Scott A. Guelcher, Ph.D.
NIH NRSA Fellow, Biomedical Engineering, Carnegie Mellon University, 2003 - 2005
Ph.D. Chemical Engineering, 1999, Carnegie Mellon University
B.S. Chemical Engineering, 1992, Virginia Tech
Scott Guelcher is a Professor of Chemical and Biomolecular Engineering at Vanderbilt University in Nashville, TN. Prior to his appointment at Vanderbilt, he was a Senior Associate Scientist at Bayer Corporation and an NIH/NRSA Fellow in the Department of Biomedical Engineering at Carnegie Mellon University in Pittsburgh, PA. Professor Guelcher’s research focuses on the design and development of polymeric biomaterials and delivery systems that enhance healing of tissue damaged by trauma or disease. He collaborates with biomedical scientists and clinicians to design, develop, and scale-up new materials for bone and soft tissue regeneration from the bench to the bedside. Current projects include design of injectable tissue grafts for healing bone and skin in challenging environments, including weight-bearing anatomic sites, defects contaminated by bacteria, and large tissue voids resulting from extremity and craniofacial trauma. He also studies how the bone/tumor microenvironment regulates the progression of tumor-induced bone disease and designs new tumor-targeted therapies to block establishment of tumors in bone. Dr. Guelcher is an author on over eighty publications and an inventor on twenty patents and published applications.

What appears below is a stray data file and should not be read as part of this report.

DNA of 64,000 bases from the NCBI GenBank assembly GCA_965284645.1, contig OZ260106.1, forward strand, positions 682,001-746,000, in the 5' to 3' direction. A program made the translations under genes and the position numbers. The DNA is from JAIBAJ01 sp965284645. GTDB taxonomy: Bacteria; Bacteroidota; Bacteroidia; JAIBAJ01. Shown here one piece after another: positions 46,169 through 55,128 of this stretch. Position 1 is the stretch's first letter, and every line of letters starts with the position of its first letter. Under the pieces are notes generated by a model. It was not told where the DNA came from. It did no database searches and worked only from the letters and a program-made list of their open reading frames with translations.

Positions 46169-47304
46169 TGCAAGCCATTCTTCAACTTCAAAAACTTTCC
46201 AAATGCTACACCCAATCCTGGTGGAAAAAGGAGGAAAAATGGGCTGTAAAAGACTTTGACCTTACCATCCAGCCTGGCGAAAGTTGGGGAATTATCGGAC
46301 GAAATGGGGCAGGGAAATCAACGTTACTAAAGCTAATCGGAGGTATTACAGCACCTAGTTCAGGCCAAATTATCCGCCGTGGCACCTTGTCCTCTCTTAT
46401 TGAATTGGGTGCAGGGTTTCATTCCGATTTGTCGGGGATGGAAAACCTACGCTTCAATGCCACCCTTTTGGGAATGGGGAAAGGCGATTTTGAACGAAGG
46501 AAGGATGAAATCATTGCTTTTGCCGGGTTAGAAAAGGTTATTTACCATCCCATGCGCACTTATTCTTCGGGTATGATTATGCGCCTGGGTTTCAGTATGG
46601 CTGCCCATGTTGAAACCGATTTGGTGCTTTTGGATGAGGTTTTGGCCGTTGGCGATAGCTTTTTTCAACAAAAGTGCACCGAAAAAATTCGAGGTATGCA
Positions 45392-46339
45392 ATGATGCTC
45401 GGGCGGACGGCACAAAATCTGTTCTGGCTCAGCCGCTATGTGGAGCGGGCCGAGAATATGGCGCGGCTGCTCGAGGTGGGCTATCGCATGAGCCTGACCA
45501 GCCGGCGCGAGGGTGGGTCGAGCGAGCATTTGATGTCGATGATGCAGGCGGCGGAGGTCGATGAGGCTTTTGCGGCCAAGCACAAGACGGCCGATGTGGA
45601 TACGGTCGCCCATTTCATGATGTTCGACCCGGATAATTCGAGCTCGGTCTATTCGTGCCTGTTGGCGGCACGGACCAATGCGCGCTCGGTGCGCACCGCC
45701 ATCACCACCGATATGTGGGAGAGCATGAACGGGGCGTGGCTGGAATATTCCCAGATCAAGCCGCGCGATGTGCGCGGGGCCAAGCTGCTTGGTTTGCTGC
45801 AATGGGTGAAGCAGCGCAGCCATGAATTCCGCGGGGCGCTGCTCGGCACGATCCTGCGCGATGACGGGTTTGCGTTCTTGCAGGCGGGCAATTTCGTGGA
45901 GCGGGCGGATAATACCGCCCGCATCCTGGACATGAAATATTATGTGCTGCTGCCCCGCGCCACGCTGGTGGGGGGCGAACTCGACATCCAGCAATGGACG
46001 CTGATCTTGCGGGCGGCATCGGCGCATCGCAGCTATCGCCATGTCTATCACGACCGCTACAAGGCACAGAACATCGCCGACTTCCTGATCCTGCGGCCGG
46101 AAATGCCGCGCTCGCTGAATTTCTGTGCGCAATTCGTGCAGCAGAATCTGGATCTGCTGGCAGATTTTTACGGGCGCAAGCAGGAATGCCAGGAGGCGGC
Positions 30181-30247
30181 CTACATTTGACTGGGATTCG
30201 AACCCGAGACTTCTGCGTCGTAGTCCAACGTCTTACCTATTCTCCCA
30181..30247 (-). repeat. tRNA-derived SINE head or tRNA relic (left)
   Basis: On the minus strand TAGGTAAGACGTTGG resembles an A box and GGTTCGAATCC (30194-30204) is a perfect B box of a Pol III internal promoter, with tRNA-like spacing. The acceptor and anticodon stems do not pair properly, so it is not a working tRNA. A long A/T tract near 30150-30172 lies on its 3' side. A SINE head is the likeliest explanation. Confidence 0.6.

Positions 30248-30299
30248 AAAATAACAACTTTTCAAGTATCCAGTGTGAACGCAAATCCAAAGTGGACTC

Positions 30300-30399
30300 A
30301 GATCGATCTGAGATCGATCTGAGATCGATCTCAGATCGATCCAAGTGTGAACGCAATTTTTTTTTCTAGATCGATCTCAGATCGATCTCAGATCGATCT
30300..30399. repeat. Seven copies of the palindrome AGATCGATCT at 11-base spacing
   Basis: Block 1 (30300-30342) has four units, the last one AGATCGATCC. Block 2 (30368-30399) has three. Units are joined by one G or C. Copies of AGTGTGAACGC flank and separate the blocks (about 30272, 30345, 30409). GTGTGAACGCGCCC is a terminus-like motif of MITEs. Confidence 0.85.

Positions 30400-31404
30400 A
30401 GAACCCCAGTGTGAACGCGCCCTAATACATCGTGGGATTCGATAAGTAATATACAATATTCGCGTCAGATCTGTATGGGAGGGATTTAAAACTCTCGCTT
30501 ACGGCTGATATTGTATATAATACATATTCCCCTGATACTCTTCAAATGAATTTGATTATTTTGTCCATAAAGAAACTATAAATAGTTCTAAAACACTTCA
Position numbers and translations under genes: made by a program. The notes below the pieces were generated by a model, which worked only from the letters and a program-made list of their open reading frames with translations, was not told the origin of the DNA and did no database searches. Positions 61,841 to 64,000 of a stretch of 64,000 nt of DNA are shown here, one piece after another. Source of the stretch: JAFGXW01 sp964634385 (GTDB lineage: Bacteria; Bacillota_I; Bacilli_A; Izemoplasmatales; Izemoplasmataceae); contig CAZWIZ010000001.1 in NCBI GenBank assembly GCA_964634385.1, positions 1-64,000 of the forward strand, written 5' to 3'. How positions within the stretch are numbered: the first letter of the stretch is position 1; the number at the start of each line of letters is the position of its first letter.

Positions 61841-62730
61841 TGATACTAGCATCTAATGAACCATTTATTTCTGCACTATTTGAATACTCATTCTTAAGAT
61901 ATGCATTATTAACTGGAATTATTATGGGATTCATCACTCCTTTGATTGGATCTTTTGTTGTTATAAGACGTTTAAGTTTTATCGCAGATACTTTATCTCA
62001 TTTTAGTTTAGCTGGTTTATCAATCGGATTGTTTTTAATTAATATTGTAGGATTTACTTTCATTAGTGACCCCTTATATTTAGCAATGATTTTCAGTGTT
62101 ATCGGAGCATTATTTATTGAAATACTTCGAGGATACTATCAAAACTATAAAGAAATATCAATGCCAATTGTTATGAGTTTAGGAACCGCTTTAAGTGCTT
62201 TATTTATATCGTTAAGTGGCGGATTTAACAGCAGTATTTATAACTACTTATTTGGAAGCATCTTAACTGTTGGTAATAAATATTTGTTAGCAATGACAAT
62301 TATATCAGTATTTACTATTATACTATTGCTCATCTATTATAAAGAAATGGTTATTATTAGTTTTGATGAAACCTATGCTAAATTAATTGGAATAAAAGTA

Professor Guelcher’s research interests include biomaterials, drug and cell delivery, tissue engineering, polymer science and engineering, polyurethanes, cancer-induced bone disease, and colloid and surface chemistry. We apply structure-property relationships to design polymeric tissue grafts with biological, physical, and mechanical properties targeted to the requirements of the clinical indication. As an example, we have designed dual-purpose bone grafts for treatment of contaminated wounds that release an antibiotic to control infection and a growth factor to heal the bone. A critical feature of these dual-purpose grafts is the ability to control the release of the antibiotic and growth factor independently at different time scales to optimize healing. We are also designing injectable, settable grafts for healing of bone defects at weight-bearing sites. These grafts are designed to maintain their initial bone-like mechanical properties as they actively remodel and heal to form new bone. In addition to our work on tissue regeneration, we are also investigating how the mechanical properties of the extracellular matrix affect invasion of tumor cells in metastatic bone disease. By understanding the signaling pathways relevant to tumor-induced bone resorption and destruction, we aim to create novel therapies for blocking tumor growth in bone. Currently active projects are supported by funding from the National Institutes of Health, Department of Defense, and corporate sources. Students participating in this multi-disciplinary research gain experience in materials science, cell culture, and preclinical studies.